How to Turn on Do Not Track in Your Browser

Everyone is concerned about Internet search tracking and potential abuses of this private information.  This post discusses tracking and how to stop it in each major browser.

What is Web Tracking?

“Tracking” refers to methods that websites, advertisers, ad networks, and others use to learn about your web browsing behavior.  This includes information about what sites you visit and for how long; things you like, dislike, and comment on; what you search for; and what you buy.  This information is shared with 3rd parties to show you ads, products, or services specifically targeted to you.

Here’s an example: after searching for “Pecan Pie” in Google, browsers show ads on the left side including: shopping for pecan pies, pie recipes, etc.  The search told the advertising networks that you’re at least somewhat interested in pecan pies, and now the same advertisers will continue to display related ads for you.

Although there are a few ways of blocking targeted advertising, the browsers do it with what’s called a Do Not Track header.  This header is like a flag that tells the website, its advertisers, and other content providers that you don’t want tracking.  In theory, companies who see this flag will react to it by not targeting ads to you.  In theory.

Problems with Do Not Track

Here’s the catch:  websites don’t have to legally honor Do Not Track.  Because it is voluntary roughly 99% of sites don’t follow Do Not Track.  This is not for technical reasons – advertisers and websites simply want to make money by marketing their products.

A Better Way

Each major browser has a method of eliminating tracking with a few simple configuration steps – listed below.  While this won’t completely eliminate ads or tracking, the changes will certainly help.  We strongly urge you to address the tracking features, unless you want the ads or your surfing habits tracked!

Apple Safari

Safari 5.1 is the first version of Safari to support Do Not Track.  Click here to download it if you don’t have it yet.

1.  Go to the Safari menu, and click “Preferences.”

2.  Go to the “Advanced” tab on the right.  It looks like a gear.

3.  Check the box next to “Show Develop menu in menu bar.”

Click the box next to “Show Develop menu in menu bar”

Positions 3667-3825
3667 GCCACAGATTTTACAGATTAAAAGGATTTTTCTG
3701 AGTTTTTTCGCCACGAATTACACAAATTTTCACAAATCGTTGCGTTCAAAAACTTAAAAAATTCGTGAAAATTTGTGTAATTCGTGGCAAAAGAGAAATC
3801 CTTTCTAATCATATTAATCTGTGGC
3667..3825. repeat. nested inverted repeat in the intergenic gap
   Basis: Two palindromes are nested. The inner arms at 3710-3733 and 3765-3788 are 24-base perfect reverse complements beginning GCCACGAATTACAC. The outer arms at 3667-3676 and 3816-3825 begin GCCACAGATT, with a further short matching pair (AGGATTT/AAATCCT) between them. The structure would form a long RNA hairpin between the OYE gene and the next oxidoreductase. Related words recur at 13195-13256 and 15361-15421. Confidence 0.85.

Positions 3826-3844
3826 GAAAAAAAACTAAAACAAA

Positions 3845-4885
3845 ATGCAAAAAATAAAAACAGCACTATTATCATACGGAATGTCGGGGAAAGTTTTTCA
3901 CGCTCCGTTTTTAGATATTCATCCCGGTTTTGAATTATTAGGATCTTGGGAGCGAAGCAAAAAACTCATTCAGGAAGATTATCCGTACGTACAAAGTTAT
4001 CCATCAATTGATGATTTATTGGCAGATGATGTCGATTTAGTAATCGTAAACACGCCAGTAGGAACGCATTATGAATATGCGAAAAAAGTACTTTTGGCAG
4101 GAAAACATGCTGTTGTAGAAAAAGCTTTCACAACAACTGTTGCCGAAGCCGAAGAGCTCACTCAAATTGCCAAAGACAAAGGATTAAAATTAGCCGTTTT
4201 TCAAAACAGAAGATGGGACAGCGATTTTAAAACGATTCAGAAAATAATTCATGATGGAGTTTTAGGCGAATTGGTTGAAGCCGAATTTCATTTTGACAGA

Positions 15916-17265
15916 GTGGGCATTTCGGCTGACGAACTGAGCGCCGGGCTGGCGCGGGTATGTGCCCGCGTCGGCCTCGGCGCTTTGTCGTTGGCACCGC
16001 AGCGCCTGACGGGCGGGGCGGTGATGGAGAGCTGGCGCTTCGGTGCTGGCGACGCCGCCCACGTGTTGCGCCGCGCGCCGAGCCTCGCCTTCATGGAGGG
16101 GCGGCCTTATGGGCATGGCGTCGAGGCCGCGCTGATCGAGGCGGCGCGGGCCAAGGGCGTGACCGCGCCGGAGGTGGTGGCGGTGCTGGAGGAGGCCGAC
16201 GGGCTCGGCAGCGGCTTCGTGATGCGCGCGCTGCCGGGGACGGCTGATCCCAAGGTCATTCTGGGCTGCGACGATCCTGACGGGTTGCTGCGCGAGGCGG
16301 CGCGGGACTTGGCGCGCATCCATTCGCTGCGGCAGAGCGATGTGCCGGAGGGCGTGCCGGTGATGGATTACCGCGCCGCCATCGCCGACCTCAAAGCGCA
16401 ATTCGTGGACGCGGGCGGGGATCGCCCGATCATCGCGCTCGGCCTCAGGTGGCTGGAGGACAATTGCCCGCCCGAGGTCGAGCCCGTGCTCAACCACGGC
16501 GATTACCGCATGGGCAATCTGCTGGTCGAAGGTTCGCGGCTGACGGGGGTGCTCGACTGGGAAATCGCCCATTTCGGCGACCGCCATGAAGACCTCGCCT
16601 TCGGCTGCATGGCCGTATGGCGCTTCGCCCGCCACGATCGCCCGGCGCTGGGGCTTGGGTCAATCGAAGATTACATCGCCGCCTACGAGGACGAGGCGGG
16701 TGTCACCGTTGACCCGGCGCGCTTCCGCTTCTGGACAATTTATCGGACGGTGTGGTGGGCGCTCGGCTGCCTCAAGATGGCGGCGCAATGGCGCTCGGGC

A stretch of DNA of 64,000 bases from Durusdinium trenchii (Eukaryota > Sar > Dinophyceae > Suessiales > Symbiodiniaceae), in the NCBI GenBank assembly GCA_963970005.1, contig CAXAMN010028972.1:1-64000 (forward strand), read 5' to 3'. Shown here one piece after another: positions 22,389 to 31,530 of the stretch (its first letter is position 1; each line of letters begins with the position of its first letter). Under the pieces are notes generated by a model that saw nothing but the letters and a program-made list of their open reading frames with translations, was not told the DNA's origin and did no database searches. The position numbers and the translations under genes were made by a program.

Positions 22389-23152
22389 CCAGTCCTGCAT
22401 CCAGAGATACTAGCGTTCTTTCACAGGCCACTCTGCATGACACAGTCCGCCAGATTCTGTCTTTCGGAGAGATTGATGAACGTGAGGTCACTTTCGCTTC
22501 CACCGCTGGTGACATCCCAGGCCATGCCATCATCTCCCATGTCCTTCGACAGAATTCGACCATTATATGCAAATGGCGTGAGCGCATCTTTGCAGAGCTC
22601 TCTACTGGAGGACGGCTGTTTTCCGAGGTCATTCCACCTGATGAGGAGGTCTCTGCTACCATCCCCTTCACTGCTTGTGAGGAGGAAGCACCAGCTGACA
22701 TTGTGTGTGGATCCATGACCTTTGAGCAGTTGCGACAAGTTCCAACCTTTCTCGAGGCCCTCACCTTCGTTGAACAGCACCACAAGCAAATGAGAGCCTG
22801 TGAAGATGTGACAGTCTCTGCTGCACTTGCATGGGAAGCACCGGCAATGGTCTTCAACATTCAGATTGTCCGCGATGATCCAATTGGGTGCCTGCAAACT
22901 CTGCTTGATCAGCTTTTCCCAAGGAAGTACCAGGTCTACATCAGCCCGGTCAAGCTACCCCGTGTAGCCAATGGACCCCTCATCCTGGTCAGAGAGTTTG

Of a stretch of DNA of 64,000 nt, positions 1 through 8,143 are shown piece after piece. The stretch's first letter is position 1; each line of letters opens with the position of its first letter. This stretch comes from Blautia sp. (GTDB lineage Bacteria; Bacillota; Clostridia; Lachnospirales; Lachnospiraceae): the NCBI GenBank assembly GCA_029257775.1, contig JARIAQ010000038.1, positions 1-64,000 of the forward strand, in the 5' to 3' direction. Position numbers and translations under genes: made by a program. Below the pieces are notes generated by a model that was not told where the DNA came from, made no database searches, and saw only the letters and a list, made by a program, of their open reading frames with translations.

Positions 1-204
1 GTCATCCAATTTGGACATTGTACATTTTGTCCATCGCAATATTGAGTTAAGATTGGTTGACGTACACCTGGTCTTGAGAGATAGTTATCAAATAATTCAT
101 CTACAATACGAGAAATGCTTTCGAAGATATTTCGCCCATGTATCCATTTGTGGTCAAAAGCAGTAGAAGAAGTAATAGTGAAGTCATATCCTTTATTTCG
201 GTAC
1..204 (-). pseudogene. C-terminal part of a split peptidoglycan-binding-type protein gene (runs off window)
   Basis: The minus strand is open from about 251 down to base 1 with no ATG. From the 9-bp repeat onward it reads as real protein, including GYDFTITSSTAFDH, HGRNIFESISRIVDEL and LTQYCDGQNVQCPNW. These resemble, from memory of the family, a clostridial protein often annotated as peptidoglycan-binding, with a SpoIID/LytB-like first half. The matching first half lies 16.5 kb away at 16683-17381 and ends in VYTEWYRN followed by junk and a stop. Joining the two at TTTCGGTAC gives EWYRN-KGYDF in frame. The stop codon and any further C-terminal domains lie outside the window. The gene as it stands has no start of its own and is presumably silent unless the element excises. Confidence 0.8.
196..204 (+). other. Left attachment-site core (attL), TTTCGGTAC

4.  Close out of Preferences.  You should now see a new menu, “Develop,” at the top of your screen between “Bookmarks” and “Window.”

5.  Click the new “Develop” menu, then click “Send Do Not Track HTTP Header.”  You should see a check mark next to it when you’re done.

Google Chrome

  1. Click the wrench icon on the browser toolbar.
  2. Select Settings.
  3. Click Show advanced settings.
  4. In the “Privacy” section, click Content settings.
  5. In the dialog that appears, scroll down to the “Location” section. Select your default permission for future location requests:
    • Allow all sites to track my physical location: Select this option to let all sites automatically access your location.
    • Ask me when a site tries to track my physical location: Select this option if you want Google Chrome to alert you whenever a site requests your location.
    • Do not allow any site to track my physical location: Select this option to automatically deny site requests for your location.

Click Manage exceptions to remove previously-granted permissions for specific sites.

Microsoft Internet Explorer

Internet Explorer supports Do Not Track through Tracking Protection Lists (TPLs for short). TPLs block content from sites that appear on the list. Once a user downloads a TPL, it’s automatically updated. Microsoft offers four sponsored lists maintained by Abine, EasyList, PrivacyChoice, and TRUSTe.

Contrary to what you might think, installing more TPLs won’t necessarily give you more protection. Because TRUSTe’s list actually allows a great deal of content, enabling the TRUSTe TPL alongside any other TPL will negate the protective effect of the second TPL in many cases. Read more about why more tracking protection isn’t always better.

1. With an IE window open, click the “Tools” button (it has a gear icon on it), point to “Safety,” and then click “Tracking Protection.”

 

Installing TPLs

2. In the Manage Add-On box that pops up, select “Your Personalized list” and then click “Enable.” This installs a list based on your browsing history.

3. To change, manage, or add lists, open Tracking Protection and click the link that reads “Get a Tracking Protection List online.” Alternatively, you can visit Microsoft’s TPL page here.[i]

Mozilla Firefox

The Do-not-track feature is turned off by default. To turn it on:

  1. At the top of the Firefox window, click on the Firefox button (Tools menu in Windows XP) and then click Options
  2. Select the Privacy panel.
  3. Check Tell websites I do not want to be tracked.
  4. Click OK to close the Options window

For more detailed information,

By Dion D. Shaw

Dion D. Shaw is the founder and owner of Homepreneurs

Homepreneurs.  New Day.  New Opportunity.

Disclaimer

Homepreneurs does not endorse nor have any relationships with any of the services listed.  Homepreneurs receives no compensation or consideration for its suggestions.  Homepreneurs strongly urges all interested parties to conduct research and accepts no responsibility for any losses incurred.

© Homepreneurs 2010 – 2012, All Rights Reserved


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